PICK – Nikita Krylov via Decision
Paddy Pimblett (18-3) vs Jordan Leavitt (10-1) – (Lightweight/155lbs)
The people’s main event in the lightweight division as “The Baddy” makes his return the O2. Pimblett has gone 2-0 in the UFC so far, knocking out Luigi Vendramini before submitting Kazulu Vargas last time out. Leavitt is 3-1 in the UFC, winning two in a row with a submission over Matt Sayles and then a decision against Trey Ogden.
Pimblett is a fine striker with good power and speed, but it’s his grappling and jiu-jitsu skills that really set him apart for many fans. Leavitt is a terrific grappler too, with excellent wrestling and strength and great idea for positioning for safety. Against someone like Pimblett, that will come in really handy as he is constantly looking to get the finish at the earliest possible opportunity.
With that said, Leavitt has a good chance of getting control early on when Pimblett is still going through the motions with the crowd and he’ll probably win the first round. But with a few tweaks, Pimblett should be able to land powerful strikes that could drop Leavitt and then sink in a choke to claim a third win and send the crowd wild.
PICK – Paddy Pimblett via Submission, Round 2
Jack Hermansson (22-7) vs Chris Curtis (29-8) – (Middleweight/185lbs)
A short notice co-main event in this one, as Chris Curtis steps in for the injured Darren Till. Hermansson suffered defeats to Marvin Vettori and Sean Strickland in two of his last three fights, with a win over Edmen Shahbazyan coming in the middle of that. Curtis meanwhile has gone 3-0 in the UFC, KO’ing Phil Hawes at UFC 268 before KO’ing Brendan Allen (UFC Vegas 44) and then earning a decision over Rodolfo Vieira most recently.
Hermansson is a decent striker but his best fighting comes in the grappling on the mat, with great submissions and vicious ground and pound coming at the end of good wrestling takedowns. Curtis is a top level boxer with excellent low kicks, stunning power and really good takedown defence too. This is a real fairytale for Curtis, who has done nothing but impress in the UFC since his debut. This is a really, really tough fight to call.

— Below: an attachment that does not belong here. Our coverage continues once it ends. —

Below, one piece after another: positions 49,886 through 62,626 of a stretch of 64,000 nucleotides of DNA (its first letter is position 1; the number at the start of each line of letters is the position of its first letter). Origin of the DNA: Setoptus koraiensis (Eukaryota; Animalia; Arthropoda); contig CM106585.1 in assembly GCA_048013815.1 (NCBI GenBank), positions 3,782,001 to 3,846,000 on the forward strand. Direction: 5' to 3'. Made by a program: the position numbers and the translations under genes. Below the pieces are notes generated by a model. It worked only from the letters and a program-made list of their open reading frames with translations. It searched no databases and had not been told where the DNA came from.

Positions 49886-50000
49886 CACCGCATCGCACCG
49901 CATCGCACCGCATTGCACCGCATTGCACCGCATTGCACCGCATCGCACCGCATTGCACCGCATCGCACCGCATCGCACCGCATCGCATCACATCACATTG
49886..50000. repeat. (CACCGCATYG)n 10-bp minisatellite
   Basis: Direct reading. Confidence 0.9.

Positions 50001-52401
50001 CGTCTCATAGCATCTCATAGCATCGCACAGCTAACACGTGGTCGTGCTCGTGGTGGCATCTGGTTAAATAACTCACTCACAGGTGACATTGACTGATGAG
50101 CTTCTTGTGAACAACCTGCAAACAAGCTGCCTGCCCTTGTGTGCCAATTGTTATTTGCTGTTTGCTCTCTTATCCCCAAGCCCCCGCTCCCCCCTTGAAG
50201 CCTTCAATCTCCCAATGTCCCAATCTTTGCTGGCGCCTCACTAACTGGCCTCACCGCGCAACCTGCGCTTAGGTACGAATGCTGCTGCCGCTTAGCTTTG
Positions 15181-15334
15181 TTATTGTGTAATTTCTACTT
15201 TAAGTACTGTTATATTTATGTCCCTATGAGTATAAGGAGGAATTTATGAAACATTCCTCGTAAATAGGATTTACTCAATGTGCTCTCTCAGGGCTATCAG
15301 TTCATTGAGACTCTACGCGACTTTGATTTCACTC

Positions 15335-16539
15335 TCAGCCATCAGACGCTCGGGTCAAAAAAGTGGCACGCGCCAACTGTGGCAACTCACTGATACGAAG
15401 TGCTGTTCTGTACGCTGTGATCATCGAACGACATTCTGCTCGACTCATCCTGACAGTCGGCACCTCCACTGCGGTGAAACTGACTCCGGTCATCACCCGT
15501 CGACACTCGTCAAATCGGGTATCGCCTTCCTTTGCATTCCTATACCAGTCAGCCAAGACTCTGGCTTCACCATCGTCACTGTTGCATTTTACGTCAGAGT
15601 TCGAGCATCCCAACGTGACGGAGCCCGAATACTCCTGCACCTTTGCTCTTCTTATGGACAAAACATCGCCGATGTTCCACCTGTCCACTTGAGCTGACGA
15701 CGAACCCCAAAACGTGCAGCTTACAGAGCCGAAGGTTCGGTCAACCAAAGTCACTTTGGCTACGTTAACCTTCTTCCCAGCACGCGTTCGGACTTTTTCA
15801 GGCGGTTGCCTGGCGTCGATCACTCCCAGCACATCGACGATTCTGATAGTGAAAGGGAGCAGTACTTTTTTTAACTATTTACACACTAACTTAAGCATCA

Curtis is good enough to keep the fight standing and he’s got better striking without a doubt, but Hermansson is someone who uses his physicality well on his opponents as fights go on. With that said though, Curtis beat a better grappler about a month ago with his takedown defence and counter-striking so it’s hard to see how he doesn’t do it again.
PICK – Chris Curtis via Decision
Curtis Blaydes (16-3) vs Tom Aspinall (12-2) – (Heavyweight/220-265lbs)
Huge main event with potential title implications on the line in the heavyweight division headlines this card. Blaydes bounced back from a nasty KO loss to Derrick Lewis (UFC Vegas 19) by dominating Jairzinho Rozenstruik and then sleeping Chris Daukaus most recently. Aspinall is 5-0 in the UFC and absolutely dominated Alexander Volkov last time out via a straight arm lock in the first round at UFC London in March.
Blaydes is the best wrestler the heavyweight division has ever seen. He has a huge overhand right and a decent left jab, but everything is set up to change levels and take his opponent down to dominate from top position and land vicious ground and pound. Aspinall is one of the most well-rounded heavyweights we’ve seen, with incredible boxing and hand speed to go with a Brazilian jiu-jitsu black belt too. He really is the total package. That makes this fight super hard to call.
Nobody has been able to stop Blaydes taking them down so far, and I don’t expect Aspinall to stuff a bunch of takedowns in this one either. But on his back he’s dangerous and on the feet he has an absolutely huge advantage with his boxing skills. Blaydes often doesn’t let his opponents up once he gets them down though, but we have seen him fade in five-round fights before when he’s forced to chain takedowns together through the fight. Aspinall has never been dragged into deep waters so we don’t know how he’ll cope, but we do know Blaydes has the capability of being put to sleep when entering for takedowns and Aspinall has the power and speed to counter quickly. Its hard, and I may be a bit bias, but I think Aspinall can get it done.
PICK – Tom Aspinall via Knockout, Round 4